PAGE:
Assessment of global particle number emissions from shipping and effect of scrubbers
Globally, ship exhausts are the main source of particles over large areas in open seas and coastlined, and the particles emitted both contribute to impaired air-quality and have climatic effects. Combustion aerosols indirectly affect climate by influencing the formation of clouds and their light scattering properties. In order to accurately estimate the climate-forcing impacts of ship emissions, particle number (PN) and size distribution (PSD) of the emitted aerosols are important, further to total particle mass (PM). From 2020 onwards, ships are forbidden to burn fuel with sulphur content over 0.5%, unless they apply scrubbers for SO2 abatement.
Particle measurements were conducted in laboratory on 1.6MW marine engine and 6 different fuels with varying properties and sulfur contents were tested ath low and high load points. In addition, measurements were conducted on-board a cruise ship, before and after scrubber, from the exhaust lines of two main engines (ME1 and ME2, applying SCR). Identical sampling setup was applied in all campaigns, consisting of a porous tube diluter together with residence time chamber and ejector diluter, which simulates atmospheric dilution conditions . PN and PSDs were studied by scanning mobility particle sizer and condensation particle counters (CPC). To study the effect of scrubber on non-volatile particles, a catalytic stripper was applied. The obtained PN emission factors were compared to ship plume observations conducted on the Finnish coastline, by chasing ship plumes by aircraft. STEAM ship emission model was applied to assess the globally distributed PN emissions from international shipping and estimate the influence of the sulfur regulation.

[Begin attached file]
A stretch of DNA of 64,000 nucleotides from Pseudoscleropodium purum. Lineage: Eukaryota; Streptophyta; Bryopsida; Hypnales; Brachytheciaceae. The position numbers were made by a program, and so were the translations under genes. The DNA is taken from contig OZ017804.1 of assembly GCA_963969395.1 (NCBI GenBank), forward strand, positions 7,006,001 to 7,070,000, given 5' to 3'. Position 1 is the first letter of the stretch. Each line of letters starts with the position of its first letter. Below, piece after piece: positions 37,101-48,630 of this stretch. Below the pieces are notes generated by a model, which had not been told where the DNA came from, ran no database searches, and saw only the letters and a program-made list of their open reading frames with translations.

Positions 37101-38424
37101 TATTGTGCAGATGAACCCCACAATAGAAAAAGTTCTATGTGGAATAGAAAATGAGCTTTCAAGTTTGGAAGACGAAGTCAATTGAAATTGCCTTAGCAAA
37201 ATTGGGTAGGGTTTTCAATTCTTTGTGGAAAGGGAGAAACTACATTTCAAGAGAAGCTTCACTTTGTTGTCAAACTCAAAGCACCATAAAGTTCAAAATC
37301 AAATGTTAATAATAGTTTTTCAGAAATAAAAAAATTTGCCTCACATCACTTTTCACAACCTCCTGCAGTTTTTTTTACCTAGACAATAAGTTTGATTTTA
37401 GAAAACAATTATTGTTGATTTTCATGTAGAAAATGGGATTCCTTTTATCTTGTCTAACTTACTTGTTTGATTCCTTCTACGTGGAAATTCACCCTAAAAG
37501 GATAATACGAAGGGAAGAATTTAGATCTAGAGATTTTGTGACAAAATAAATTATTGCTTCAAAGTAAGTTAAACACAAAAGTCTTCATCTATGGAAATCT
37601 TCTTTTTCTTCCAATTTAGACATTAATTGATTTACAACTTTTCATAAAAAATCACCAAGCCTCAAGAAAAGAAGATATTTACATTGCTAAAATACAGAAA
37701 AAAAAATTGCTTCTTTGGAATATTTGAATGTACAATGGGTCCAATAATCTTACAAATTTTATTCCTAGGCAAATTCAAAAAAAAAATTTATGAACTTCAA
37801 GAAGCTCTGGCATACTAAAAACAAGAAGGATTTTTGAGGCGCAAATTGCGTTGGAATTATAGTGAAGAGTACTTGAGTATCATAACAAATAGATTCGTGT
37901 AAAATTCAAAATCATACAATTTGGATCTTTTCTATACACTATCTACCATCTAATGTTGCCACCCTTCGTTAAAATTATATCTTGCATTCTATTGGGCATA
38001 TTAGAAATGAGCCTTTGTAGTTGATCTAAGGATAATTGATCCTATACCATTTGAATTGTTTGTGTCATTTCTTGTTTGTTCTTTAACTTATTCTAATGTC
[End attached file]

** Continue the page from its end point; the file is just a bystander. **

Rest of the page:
The PN emission factors for different fuels varied between 1.38-5.83×1016 1/kgfuel . The scrubber efficiently removed volatile particles in nucleation mode size range and reduction was larger with engine applying SCR . The global PN emissions from shipping are localized close to coastal lines and busy port areas, but significant emissions exist also on open seas and oceans. The global annual PN produced by marine shipping was 1.2×1028 (±0.34×1028) particles in 2016, which is of same magnitude with total anthropogenic PN emissions in continental areas . The potential to reduce global PN emissions from shipping depends strongly on the adopteed technology mix, and is possible with wide adoption of natural gas and scrubbers, but no significant decrease is expected if heavy fuel oil is mainly replaced by low sulfur residual fuels.
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